The vinyl records comeback from the musicians' POV
Ralph Graves is one of Crutchfield's blog editors, and part of the company's social media team. He writes about home audio/video gear, specializing in Apple-related and wireless technologies. Ralph holds a master's degree in music composition, and his works have been released on various labels. He's served as product manager for an independent classical and world music label, produced several recordings, and worked extensively in public broadcasting. Since 1984 he's hosted a weekly classical music program on WTJU, and is also active as a blogger and podcaster.
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Heads up!Welcome to this article from the Crutchfield archives. Have fun reading it, but be aware that the information may be outdated and links may be broken.
About this time last year, Jim R. posted his thoughts on why vinyl records appeared to be making a comeback. Jim outlined what he thought were three reasons for the return:
- The sound of vinyl
- The ritual of listening to a record
- Vinyl as artistic expression
A recent article by Matt Debenedictis for Noise Creep may add some additional insight -- Vinyl in the Digital Age: Straight From the Horse's Mouth, Talking to Bands puts the question straight to a number of up-and-coming and mainstay indie artists.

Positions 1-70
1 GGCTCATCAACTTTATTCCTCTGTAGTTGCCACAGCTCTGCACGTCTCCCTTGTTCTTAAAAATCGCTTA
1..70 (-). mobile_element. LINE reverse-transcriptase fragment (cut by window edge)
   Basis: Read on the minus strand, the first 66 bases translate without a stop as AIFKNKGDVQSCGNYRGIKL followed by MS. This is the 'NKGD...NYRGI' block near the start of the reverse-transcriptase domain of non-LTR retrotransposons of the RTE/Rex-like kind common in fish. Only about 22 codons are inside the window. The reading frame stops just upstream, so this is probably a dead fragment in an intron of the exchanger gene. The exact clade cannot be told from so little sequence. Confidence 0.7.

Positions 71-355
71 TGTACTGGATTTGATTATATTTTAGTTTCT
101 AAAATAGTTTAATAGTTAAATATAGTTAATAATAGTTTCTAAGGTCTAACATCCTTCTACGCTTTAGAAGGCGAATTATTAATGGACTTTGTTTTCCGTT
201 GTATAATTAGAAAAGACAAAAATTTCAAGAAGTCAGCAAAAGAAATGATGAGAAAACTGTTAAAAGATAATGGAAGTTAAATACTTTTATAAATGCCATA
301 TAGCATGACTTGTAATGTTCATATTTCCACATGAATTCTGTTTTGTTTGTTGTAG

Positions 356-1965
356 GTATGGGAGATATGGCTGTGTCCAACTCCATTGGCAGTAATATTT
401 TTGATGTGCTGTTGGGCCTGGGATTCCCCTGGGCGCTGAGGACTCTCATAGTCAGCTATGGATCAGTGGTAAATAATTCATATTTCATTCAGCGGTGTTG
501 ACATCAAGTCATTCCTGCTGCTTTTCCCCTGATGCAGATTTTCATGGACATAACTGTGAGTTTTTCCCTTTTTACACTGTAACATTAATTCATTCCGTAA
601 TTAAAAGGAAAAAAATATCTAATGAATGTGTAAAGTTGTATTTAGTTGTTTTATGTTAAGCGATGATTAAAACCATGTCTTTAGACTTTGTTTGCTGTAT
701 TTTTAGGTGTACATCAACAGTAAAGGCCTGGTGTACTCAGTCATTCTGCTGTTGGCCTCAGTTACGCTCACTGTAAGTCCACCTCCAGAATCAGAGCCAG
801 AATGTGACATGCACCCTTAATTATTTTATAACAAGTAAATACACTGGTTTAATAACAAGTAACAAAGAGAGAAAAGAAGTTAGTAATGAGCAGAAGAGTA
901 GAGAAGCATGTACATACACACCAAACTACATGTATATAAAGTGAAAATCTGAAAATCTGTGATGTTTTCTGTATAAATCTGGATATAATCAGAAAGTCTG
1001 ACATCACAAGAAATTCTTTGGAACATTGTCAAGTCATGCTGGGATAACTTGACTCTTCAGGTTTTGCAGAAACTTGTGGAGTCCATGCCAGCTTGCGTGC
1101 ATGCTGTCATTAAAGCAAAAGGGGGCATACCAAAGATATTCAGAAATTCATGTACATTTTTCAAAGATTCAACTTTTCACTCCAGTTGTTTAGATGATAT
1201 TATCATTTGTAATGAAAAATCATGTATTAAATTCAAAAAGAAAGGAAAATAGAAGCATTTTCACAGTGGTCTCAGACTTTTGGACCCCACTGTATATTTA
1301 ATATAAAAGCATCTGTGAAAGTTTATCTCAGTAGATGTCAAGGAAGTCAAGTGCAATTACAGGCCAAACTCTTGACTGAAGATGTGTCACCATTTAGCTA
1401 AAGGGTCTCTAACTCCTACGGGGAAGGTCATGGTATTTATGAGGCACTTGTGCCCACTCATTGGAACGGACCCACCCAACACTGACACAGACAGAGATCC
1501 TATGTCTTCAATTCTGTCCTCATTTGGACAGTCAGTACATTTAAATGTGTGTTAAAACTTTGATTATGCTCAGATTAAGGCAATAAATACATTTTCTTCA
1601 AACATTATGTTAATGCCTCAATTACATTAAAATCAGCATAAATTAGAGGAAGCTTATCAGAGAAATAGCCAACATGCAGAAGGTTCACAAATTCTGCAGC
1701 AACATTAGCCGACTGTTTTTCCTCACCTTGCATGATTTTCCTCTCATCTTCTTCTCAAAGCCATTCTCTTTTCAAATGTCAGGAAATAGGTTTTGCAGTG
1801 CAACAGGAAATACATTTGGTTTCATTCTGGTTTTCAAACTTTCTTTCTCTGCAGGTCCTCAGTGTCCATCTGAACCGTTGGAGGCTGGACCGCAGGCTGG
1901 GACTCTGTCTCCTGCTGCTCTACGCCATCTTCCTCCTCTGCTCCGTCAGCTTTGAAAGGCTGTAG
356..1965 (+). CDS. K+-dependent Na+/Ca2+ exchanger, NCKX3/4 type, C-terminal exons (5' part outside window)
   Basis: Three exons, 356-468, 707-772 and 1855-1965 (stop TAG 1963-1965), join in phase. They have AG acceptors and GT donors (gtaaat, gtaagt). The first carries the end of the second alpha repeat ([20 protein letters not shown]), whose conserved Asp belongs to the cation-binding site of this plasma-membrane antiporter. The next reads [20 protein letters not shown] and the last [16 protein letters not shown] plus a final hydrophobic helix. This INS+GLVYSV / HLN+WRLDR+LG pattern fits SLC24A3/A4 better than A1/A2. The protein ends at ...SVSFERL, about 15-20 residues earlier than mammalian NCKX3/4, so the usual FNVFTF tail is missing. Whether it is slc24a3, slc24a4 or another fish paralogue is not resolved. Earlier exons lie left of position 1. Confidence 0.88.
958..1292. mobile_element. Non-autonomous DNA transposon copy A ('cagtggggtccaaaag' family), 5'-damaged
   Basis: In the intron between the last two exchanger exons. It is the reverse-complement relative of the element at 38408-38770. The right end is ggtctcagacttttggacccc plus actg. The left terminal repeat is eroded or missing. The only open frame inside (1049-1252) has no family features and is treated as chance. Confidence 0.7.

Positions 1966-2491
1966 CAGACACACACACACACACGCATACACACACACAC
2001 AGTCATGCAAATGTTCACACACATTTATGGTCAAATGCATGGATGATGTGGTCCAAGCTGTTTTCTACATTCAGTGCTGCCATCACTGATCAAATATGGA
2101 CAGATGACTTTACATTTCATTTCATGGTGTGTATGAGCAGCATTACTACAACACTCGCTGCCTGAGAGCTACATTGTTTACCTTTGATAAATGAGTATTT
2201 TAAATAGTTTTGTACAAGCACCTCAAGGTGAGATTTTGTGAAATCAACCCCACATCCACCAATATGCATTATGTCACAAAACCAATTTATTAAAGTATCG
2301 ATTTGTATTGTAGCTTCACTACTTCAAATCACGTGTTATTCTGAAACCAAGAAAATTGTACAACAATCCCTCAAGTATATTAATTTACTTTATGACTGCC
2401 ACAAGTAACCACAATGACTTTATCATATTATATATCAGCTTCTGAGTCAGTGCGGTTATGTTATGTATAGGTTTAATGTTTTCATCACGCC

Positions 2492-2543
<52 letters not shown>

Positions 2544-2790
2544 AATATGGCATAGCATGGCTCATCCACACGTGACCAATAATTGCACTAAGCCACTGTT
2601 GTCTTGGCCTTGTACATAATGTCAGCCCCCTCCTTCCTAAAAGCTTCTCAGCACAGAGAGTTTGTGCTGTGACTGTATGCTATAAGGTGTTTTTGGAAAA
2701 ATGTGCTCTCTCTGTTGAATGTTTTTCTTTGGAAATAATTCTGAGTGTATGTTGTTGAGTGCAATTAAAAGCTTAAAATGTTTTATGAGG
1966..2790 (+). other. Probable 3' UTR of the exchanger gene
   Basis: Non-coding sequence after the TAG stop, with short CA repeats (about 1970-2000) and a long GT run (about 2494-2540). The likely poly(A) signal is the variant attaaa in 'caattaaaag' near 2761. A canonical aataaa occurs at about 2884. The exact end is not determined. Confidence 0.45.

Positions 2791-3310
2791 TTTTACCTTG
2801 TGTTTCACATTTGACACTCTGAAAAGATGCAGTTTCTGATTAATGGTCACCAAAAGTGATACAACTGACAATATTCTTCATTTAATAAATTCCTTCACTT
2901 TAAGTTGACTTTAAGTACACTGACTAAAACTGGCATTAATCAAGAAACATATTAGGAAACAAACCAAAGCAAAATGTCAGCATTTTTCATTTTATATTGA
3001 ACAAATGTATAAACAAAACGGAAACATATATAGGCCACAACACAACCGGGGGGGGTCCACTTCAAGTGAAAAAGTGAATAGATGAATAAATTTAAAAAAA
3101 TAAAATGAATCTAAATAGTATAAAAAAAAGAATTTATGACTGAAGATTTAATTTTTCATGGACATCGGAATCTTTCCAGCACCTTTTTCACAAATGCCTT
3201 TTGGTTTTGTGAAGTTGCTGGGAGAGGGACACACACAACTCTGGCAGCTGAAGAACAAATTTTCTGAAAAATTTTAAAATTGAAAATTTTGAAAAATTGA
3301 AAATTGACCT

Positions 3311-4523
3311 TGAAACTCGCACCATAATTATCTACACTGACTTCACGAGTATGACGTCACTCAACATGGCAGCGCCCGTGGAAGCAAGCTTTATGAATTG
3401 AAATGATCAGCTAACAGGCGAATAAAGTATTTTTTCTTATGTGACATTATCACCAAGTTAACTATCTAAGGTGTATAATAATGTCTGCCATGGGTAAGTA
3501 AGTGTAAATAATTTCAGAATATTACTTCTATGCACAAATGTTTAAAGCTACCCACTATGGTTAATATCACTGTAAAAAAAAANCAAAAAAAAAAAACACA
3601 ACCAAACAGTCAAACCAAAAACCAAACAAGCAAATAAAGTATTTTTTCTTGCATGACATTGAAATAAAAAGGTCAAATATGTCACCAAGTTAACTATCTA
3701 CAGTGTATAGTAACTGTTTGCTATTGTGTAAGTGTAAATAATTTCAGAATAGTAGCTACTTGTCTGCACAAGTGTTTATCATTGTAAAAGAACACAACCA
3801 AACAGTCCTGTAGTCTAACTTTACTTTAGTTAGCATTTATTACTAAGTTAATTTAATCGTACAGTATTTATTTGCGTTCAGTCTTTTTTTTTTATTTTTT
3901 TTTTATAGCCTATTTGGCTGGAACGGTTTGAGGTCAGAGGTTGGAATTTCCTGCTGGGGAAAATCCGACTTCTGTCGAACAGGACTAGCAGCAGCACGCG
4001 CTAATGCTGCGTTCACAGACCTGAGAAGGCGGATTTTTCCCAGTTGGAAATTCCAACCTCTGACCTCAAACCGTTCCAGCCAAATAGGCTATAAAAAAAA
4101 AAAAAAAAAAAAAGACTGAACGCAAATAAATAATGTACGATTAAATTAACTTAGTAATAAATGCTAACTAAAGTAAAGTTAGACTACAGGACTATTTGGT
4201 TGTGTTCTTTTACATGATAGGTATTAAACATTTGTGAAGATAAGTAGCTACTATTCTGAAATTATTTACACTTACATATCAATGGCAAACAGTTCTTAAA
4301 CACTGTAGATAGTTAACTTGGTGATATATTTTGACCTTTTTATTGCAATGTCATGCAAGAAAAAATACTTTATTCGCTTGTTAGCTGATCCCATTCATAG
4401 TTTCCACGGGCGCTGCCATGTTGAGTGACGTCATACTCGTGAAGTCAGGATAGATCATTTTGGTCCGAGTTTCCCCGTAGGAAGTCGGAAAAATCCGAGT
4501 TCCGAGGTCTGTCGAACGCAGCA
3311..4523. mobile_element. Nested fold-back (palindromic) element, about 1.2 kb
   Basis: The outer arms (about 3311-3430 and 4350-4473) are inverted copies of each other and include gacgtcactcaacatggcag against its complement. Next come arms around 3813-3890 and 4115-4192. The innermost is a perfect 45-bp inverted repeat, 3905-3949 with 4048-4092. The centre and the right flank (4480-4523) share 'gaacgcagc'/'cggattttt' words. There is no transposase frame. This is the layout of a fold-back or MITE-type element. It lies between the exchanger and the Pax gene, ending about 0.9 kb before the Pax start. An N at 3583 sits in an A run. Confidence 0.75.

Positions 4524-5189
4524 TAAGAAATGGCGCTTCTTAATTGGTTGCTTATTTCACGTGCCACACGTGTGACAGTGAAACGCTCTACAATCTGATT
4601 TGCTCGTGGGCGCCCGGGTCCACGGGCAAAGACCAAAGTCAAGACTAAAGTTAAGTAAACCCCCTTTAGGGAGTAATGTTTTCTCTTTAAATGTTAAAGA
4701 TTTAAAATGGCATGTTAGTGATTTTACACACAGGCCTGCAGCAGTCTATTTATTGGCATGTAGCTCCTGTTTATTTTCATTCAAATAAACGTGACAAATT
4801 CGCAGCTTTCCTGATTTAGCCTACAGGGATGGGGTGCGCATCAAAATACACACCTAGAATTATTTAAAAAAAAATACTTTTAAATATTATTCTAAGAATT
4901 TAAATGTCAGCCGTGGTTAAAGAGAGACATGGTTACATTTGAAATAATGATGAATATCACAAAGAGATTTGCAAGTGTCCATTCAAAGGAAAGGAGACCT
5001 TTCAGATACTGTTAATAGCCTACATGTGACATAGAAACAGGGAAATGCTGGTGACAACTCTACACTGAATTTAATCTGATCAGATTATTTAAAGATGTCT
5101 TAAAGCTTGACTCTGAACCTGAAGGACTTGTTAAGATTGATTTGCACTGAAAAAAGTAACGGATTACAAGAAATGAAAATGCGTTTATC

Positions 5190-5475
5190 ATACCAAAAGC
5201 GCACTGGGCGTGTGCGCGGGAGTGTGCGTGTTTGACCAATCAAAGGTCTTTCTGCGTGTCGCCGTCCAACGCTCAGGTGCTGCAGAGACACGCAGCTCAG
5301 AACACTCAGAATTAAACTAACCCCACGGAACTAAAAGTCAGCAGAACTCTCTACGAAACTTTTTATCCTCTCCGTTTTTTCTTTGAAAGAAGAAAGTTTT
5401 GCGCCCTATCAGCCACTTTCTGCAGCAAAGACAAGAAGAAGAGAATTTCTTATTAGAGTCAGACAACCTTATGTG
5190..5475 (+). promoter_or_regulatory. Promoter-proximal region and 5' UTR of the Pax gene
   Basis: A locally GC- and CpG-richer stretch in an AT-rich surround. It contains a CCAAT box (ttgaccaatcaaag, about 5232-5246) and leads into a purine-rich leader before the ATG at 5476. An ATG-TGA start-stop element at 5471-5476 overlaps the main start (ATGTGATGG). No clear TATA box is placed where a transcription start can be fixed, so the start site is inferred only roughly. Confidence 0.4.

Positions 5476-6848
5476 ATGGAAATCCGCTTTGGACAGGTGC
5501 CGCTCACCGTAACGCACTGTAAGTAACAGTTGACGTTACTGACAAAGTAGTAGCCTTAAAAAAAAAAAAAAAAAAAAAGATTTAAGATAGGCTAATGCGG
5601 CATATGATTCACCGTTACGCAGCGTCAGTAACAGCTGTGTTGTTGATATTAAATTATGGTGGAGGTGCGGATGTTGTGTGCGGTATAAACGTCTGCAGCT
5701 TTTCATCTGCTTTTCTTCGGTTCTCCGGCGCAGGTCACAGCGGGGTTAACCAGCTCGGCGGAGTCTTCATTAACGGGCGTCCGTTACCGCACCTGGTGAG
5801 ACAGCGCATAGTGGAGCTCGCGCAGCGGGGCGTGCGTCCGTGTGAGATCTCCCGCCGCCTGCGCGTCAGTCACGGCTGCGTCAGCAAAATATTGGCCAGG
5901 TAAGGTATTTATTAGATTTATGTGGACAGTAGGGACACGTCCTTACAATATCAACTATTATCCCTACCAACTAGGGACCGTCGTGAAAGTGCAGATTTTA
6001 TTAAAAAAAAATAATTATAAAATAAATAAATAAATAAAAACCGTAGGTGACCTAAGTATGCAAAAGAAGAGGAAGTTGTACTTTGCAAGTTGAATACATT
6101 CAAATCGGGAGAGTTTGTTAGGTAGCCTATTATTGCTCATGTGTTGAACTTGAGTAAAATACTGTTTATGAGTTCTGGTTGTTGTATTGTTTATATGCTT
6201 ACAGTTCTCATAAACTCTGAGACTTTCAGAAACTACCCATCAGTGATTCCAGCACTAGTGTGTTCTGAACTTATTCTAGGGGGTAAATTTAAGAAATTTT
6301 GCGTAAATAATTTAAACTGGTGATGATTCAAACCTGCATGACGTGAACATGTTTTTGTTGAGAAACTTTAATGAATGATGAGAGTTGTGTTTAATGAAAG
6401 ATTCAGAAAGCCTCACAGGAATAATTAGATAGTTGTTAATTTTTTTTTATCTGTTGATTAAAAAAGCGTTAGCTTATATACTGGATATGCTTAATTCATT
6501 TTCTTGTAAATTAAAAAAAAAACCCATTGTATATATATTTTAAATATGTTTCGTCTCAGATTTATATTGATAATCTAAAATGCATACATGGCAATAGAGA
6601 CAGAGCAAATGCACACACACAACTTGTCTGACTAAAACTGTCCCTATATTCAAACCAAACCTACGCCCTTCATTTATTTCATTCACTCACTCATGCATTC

Many hit on Jim's points over the course of their interviews. Steve Moore of Zombi, for example, said, "I love the sound. And the ritual of it.. Putting on a record is more of a commitment than playing CDs or MP3s." And, according to John Tardy of Obituary, "We spend so much money on artwork it is nice to be able to see it without a microscope! [and vinyl's] great to get autographs on!"
Several, though, brought up another reason for vinyl's popularity -- especially among die-hard fans. Adam Wentworth of Bloodhorse pointed out "There is still something special about vinyl compared to CDs... Anyone with a computer and a Staples nearby can make CDs in the bedroom. It's so common and widely understood that there's nothing special anymore.... LPs are more substantial. They're like books; people are more likely to put them out on a shelf and hang onto them."
Based on the article, it seems artists see LPs as a way to create something of value for the fan: in addition to being a format that has a different sound, creates a different listening experience, and allows for a broader artistic expression (or at least bigger album art).
So what do you see as the reason for vinyl's continued, if modest, growth?